So, to sum up . . . There are thousands of cross-breed dogs and mongrels in welfare and rescue centres all over the world (as indeed there are pedigree breeds too;) there are hundreds of pure-breeds out there, so why deliberately
perpetuate and promote a cross-breed? I can see no good logical reason and conclude it must be for money and/or the “something-different-with-a-cute-name ” factor. Admittedly "pure breed" breeders breed for money as well, in spite of the noble motives they usually declare in public, but the cross-breed breeders (who like to refer to their dogs as designer breeds or merely by their so-called cute names) are, in my opinion, even less able to justify their commercial activities. I will now retreat to my foxhole and prepare for the enemy attack!!
STEADINESS PRACTICE : One of life's essential skills - being steady to livestock. Every year we have the delight of hundreds of sheep passing the gate as they come down from the high fields to the farm below our house for shearing, and then seeing them returning again one or two days later 3 or 4 kilos lighter! This provides an excellent opportunity to reinforce the desired steady behaviour! This is a big occasion in the farming year round here and it's a question of "all hands on deck" for the muster - Land Rover, pick-up, quad bike, car, three dogs, the farmer and his family riding, walking or arm-flapping at errant sheep not to mention the frantic shouting and swearing that went on when a bunch of them veered off into the churchyard . . . and that's before you start counting the "yard brigade" of shearers, fleece rollers, sheep managers and refreshment providers; it is certainly a major operation!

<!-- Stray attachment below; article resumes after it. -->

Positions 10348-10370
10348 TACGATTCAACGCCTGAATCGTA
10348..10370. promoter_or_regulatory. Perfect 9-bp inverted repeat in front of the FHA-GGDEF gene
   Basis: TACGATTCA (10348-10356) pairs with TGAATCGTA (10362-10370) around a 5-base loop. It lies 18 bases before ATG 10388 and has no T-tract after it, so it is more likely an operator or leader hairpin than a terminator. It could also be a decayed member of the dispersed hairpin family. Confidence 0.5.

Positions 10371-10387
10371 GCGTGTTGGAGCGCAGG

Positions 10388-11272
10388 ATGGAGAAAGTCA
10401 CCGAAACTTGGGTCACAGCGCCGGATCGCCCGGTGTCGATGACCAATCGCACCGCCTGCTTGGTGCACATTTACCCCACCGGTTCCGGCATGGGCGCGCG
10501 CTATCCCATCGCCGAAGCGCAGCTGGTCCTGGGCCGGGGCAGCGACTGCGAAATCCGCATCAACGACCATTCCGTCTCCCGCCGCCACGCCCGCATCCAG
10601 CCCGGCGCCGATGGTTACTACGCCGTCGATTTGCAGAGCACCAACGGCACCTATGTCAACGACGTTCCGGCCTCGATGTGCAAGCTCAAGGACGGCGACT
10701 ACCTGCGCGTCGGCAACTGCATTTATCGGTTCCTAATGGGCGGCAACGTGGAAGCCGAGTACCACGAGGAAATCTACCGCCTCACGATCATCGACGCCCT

Nénu IS a very calm and steady dog (when required to be ... she has her moments at other times!!) so it isn't a problem, but she is always very fascintated by the procession past her gate. This photo was taken through the gate and shows the sheep on their downward journey; last night I timed the uphill return and it took very nearly 20 minutes for the whole flock to pass by . . . it is quite a large flock!!!!
Long marks . . .
. . . and hunting
(BARF is taken to mean either Bones And Raw Food or Biologically Appropriate Raw Food)N.B NEVER FEED YOUR DOG COOKED BONES!!
There are two schools of thought amongst devotees of BARF feeding – the pro fruit & veg camp and the anti fruit & veg camp ...... I subscribe to the former, my dogs love the fruit and vegetable element of the diet! Remember - it is raw MEATY BONES that form the mainstay of this diet NOT JUST MEAT.
Feeding the BARF diet
- basically there are two possible scenarios - EITHER you already have a dog and are considering changing its diet for some reason OR you are planning on getting a puppy and wonder on what to feed it!!Why might you consider changing
your adult dog’s diet from a “conventional” kibble, or even tinned food, to the BARF diet? Again, basically two reasons – medical or aesthetic! If your dog has any of a variety of allergies or digestive problems OR if you just don’t “fancy” the same-old-same-old stuff out of a bag (of which you can never be 100% sure of the contents unless you have a higher degree in food labelling!!) the BARF diet could be the solution. The reason I was converted to this diet more than 15 years ago was due to having a bitch with a severe contact allergy to many pollens – grass and some wild plants and trees. Inspite of being treated with a special customised de-sensitising vaccine flown in from the US there was no improvement, but within a few weeks of putting her on this diet her skin rash (which often became sore and even infected through persistent scratching) had disappeared and she had no further problems for the rest of her very long life! Can you rear puppies on the BARF diet?